So, as the complainant return to his table to continue with his game, we decided to call the boy who was sick and ask if he is able to continue as it is quite apparent that he is coughing quite badly. After a chat with the parents – who confirmed that the boy was sick a couple of weeks back but had recovered, they agreed to provide a face mask for their son and gave him some cough drops to suppress his cough. While that part of the issue was managed, we did make rounds and offer face masks to those coughing whil playing their games. As a follow up to the request, I announced at the start of Round 4 that players who feel sick or unwell, should start thinking as to which is more important to them – their health or chess, and if need be, should withdraw from the tournament to avoid spreading virus and germs to everyone else. The organizer also agreed to provide face masks to those requiring it and some cough drops to control their cough. I even went on to mention that those who cough persistently and is clearly unwell, maybe expel from the tournament to ensure that it does not distract others playing in the event, not to mention the “pollution” that he or she is contributing to the hall environment. 

In a very enclosed area like hotel rooms and hall, such a situation – where germs can spread like wildfire, is not something new or strange or even illogical. It can happen and it will happen. Already in the 3rdday of the event and if my memory serves me right, there are more players sniffling and “clearing their throats” now compared to during the 1stday or even the 2ndday of the tournament. I believe the request made by the player is an excellent request but, it needs to be implemented in a justifiable and reasonable manner. Perhaps, we will also require a player – who seems to be sick, to get a doctor’s clearance to play in an event to make sure that whatever sickness he or she introduces in the playing hall is not contagious or harmful to the others.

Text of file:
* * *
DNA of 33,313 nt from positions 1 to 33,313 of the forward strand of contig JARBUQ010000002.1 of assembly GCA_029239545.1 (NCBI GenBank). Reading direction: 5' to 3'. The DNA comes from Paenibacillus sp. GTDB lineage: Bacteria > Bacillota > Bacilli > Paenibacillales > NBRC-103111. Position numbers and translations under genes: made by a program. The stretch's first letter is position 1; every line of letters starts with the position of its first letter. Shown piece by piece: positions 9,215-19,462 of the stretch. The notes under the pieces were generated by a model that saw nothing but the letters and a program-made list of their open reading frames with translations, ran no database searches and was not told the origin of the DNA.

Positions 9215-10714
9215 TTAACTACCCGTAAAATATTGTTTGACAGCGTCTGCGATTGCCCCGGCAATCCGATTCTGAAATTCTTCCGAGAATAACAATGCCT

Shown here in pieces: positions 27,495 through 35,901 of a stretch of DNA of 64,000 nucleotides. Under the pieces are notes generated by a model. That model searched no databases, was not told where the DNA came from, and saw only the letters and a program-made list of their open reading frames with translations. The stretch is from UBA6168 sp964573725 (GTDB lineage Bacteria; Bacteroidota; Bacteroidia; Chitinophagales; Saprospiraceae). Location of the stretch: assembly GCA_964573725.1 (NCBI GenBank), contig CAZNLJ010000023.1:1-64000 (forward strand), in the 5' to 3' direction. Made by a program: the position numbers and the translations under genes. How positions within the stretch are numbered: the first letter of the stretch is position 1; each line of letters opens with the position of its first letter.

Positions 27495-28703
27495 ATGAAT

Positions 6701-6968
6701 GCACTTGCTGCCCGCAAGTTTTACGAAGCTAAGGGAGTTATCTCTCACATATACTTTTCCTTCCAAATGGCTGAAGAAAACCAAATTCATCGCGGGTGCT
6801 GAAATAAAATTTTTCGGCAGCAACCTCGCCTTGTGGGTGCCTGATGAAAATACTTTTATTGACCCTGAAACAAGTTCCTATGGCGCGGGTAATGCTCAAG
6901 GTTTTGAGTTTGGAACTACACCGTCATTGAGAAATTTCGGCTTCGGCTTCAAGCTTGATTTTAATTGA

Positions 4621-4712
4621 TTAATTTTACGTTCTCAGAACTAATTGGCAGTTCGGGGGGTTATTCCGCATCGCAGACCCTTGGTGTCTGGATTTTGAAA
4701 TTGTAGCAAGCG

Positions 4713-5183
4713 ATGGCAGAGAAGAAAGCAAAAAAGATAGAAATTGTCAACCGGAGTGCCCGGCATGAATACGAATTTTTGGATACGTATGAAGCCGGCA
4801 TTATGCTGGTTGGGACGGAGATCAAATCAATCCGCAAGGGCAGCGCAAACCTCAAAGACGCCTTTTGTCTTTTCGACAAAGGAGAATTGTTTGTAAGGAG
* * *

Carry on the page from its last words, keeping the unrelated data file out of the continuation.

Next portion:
Now back to the scores starting with Round 3.

In the Open section, Mohd Kamal Abdulla drew with up and rising player Lee Care Greene from Penang on Board 2 but another rising youngster, Amir Ghaazi Mohd Saprin lost his game to the lower rated Brien Foo on board 4. Veteran Jax Tham – playing white, also took a tumble losing to youngster Muhammad Emir Rasyid on Board 6. The sole woman player in the Open Section, Nithyalakshmi Sivanesan played well to beat her local Pahang opponent and veteran Kamal Azmi Wahiduddin. 

In the Women section, it was a stroll in the park for WFM Nur Najiha winning against Puteri Rifqah Fahada but sister WFM Nur Nabila conceded her point losing to WFM Chua Jia Tien on Board 2. Puteri Munajjah also played well to overcome her opponent Ding Dao En, and in the lower boards, Fatih Nor Sahariah drew with Tan Wei Ting on Board 5.

In the afternoon Round 4, Looi Xin Hao was lucky to escape with a full point after having trouble holding his game handling Rook and Knight against his opponent sole Queen. NM Mohd Kamal Abdullah played well in a 7-pawn endgame to secure his point against The Wee Zhun on Board 3 and Abdullah Che Hassan winning easily against his younger opponent Muhd Nur Daie on Board 4. Mohd Saprin Sabri suffered a shocking defeat against youngster Lee Care Greene on Board 5 but son Amir Ghaazi did well to overcome opponent Wan Mohd Azmie after the latter blundered by giving away his queen towards the end of a marathon game – the last game to finish for the day. 

While Looi Xin Hao has managed to continue his billing as the top seed in the Open section, the same cannot be said for the Women section. Round 4 Board 1 saw a nail-biting encounter between WFM Nur Najiha and WFM Chua Jia Tien which ended in a draw after Najiha was unable to ward off continuous Queen checks from Jia Tien in a Queens and Pawns ending. On Board 2, Puteri Munajjah created a mini upset when she outplayed WFM Nur Nabila confidently to secure a full point. WFM Puteri Rifqah Fahada had little resistance to overcome Nurina Nayli on Board 3 and Claire Foo secured her point on board 4 after her opponent Athiera Fatneen misplayed the endgame which could have ended in a split decision.

For the Open section, at the end of day 2, two Penang players Yeap Eng Chiam and Looi Xin Hao – both with perfect score of 3 points each, will square off on Board 1 in Round 5 whilst Abdullah Che Hassan and Lee Care Greene – both half points behind, will face each other on Board 2. NM Mohd Kamal Abdullah, who is the remaining 2½ pointer, will meet Francis Tan with 2 points on board 3. Nithyalakshmi continues her good performance and will meet Yeoh Huan Hui on Board 5 – both with 2 points, and the winner of the match will definitely have a clear opportunity to eye the top spot. It will be interesting to see if Nithya can challenge the boys for the top spot and on the same note, the last female to play in the Open Section was WFM Camilia Johari who tried the feat in 2015 – ending in 32ndplace out of 76 entries.